Asia is also better placed to withstand US-led disruption now than in the past: 60 years ago it was the world’s poorest region, but it now accounts for a third of the world’s gross domestic product and is likely to reach more than 50 per cent by 2050.
"Asia’s prosperity is clearly tied to a more open trading environment."
Mark Whelan, Group Executive, Institutional, ANZ
Recent data suggests export growth is returning to most Asia Pacific nations, with Korean exports – an excellent gauge of global trade – showing a 20 per cent rise from a year earlier.
China is one exception as it undergoes dramatic structural reform. Even so, the fact Xi Jinping became the first Chinese President to address world political and business leaders at the World Economic Forum this year would suggest an encouraging approach to a more open trading environment from China – at a time when the US is becoming more protectionist.
Ironically the positive signs for trade we are seeing in Asia could very well be sustained by US demand if promised US stimulus packages start to kick in and overly protectionist policies don’t emerge.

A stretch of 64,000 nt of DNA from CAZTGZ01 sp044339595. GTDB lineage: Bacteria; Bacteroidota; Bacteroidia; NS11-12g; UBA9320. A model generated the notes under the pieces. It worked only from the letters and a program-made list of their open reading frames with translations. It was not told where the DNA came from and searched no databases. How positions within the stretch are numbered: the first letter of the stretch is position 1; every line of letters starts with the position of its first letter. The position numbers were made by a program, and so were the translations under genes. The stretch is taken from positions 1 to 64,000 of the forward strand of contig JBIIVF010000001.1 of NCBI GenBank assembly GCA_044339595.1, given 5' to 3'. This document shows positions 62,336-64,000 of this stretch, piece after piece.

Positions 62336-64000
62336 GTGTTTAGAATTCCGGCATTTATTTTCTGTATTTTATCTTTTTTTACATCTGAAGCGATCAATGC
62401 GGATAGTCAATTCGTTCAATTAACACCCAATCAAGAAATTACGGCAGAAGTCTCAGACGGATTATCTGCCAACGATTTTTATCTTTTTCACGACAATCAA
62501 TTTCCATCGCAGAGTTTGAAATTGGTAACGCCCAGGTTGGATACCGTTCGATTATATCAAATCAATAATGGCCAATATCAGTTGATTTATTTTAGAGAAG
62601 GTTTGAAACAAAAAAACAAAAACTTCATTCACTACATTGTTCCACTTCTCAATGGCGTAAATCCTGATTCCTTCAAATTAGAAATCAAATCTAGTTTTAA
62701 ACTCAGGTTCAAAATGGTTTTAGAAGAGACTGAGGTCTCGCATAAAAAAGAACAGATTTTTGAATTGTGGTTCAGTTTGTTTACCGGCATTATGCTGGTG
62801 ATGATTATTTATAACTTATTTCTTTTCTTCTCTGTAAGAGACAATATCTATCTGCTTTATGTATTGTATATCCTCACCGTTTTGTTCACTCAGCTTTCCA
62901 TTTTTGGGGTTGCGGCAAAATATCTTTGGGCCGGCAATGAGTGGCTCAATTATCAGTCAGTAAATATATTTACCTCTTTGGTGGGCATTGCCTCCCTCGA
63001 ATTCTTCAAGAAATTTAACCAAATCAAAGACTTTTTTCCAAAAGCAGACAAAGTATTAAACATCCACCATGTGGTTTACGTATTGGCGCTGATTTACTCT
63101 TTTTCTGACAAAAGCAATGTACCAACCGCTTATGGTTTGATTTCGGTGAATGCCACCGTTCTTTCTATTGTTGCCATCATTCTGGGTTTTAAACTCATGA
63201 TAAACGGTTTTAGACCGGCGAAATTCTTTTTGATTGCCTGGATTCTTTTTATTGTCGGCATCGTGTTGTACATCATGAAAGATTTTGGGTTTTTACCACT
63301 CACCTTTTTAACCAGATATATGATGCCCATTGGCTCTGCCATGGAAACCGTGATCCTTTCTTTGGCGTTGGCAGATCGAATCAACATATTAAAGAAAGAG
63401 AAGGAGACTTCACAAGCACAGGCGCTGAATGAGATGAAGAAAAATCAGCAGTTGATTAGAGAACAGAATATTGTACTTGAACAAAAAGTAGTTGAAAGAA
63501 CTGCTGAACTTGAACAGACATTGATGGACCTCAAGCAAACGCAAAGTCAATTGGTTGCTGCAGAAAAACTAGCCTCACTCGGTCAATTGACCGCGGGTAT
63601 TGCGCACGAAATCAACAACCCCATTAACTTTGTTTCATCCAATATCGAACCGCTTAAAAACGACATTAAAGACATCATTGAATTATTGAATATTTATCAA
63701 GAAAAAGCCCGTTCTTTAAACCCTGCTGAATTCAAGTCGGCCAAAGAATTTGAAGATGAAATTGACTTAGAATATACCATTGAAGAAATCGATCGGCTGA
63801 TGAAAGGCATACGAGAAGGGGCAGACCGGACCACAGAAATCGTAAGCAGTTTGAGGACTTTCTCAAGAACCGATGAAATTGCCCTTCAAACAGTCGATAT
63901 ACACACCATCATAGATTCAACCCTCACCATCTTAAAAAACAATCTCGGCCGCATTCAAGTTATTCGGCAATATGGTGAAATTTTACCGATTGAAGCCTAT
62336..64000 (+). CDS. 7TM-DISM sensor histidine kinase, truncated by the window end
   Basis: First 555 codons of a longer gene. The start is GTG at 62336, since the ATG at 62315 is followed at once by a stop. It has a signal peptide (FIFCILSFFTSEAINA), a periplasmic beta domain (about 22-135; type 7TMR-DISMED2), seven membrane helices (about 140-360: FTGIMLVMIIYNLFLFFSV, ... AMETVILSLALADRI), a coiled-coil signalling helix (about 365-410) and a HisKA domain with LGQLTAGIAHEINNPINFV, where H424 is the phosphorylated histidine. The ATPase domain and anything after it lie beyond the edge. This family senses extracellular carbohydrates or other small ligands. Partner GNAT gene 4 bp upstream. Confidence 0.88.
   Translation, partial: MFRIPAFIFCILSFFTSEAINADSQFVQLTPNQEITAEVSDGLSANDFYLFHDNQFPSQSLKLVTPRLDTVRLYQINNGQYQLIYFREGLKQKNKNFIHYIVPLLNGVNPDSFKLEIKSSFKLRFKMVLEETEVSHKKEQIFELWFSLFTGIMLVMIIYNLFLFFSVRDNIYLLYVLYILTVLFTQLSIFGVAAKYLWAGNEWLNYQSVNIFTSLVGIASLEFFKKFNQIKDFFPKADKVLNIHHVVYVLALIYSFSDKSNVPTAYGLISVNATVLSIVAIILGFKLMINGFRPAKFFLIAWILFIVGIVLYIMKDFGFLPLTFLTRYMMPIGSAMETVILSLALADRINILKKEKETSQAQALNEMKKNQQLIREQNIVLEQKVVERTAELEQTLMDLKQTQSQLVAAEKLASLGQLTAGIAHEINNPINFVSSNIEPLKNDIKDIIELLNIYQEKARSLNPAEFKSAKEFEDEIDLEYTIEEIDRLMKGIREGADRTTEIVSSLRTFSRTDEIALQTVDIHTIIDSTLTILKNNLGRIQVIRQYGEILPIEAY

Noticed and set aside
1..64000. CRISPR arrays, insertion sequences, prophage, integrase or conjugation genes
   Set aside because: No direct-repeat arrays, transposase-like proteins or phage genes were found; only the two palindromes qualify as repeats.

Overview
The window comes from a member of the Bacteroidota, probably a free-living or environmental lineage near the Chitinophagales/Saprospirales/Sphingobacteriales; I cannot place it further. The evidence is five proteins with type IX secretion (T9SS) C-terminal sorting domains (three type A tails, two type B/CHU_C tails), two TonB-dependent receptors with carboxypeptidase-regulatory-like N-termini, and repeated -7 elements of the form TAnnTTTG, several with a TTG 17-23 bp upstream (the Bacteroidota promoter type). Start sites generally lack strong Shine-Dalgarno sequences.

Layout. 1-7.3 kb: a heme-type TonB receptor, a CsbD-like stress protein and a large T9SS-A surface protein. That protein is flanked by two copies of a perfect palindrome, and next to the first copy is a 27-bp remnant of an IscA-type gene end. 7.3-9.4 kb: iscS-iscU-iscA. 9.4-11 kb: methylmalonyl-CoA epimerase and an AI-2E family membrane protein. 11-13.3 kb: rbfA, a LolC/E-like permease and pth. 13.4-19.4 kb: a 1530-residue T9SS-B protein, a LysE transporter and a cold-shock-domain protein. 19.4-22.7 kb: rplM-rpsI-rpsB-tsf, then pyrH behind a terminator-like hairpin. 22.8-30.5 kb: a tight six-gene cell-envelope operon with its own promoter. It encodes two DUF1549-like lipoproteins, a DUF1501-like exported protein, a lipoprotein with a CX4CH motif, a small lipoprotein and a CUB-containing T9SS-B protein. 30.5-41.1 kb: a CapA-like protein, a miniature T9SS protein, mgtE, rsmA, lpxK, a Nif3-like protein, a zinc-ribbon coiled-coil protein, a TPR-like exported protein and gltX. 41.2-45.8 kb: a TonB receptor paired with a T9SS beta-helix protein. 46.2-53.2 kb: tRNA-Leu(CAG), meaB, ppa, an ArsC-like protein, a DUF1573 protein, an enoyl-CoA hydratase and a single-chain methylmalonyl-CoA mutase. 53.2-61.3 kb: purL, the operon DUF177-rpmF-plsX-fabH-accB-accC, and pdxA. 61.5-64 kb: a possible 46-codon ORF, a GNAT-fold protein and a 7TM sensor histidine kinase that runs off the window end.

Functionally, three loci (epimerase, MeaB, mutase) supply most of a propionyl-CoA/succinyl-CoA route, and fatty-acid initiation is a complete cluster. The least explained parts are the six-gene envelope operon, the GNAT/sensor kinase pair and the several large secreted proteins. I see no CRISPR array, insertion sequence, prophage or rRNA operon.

This stands to benefit raw material exporters in the Asia-Pacific like Australia, Indonesia, Malaysia and Thailand, and also the region more broadly, thanks to the complex supply chains which have evolved in recent years.
Considering the longer-term, regional integration looks set to continue even if the TPP is truly finished. For one thing, there will be a lot more focus on China’s role as the champion of multilateral trade deals, through initiatives like the Regional Comprehensive Economic Partnership (RCEP).
But it’s important to remember it’s not just trade flows that dictate prosperity: cross-border investment of the type Asia has typically welcomed plays a vast role.
Putting aside the very real geopolitical issues that can complicate such matters, China’s transformation into an exporter of capital and owner of more productive assets outside its borders should help cement economic integration within the region.
For banks like ANZ with a strong presence in Asia, we see daily the magnitude and importance of trade flows within the region and globally, and how this drives the world economy then ultimately feeds back to our home markets.
Looking ahead, we are optimistic - while there’s no denying they exist - the current geopolitical pressures won’t be enough to upset a system of global trade anchored in Asia that has flourished in decades past, even if the US pulls away.
Mark Whelan is Group Executive, Institutional at ANZ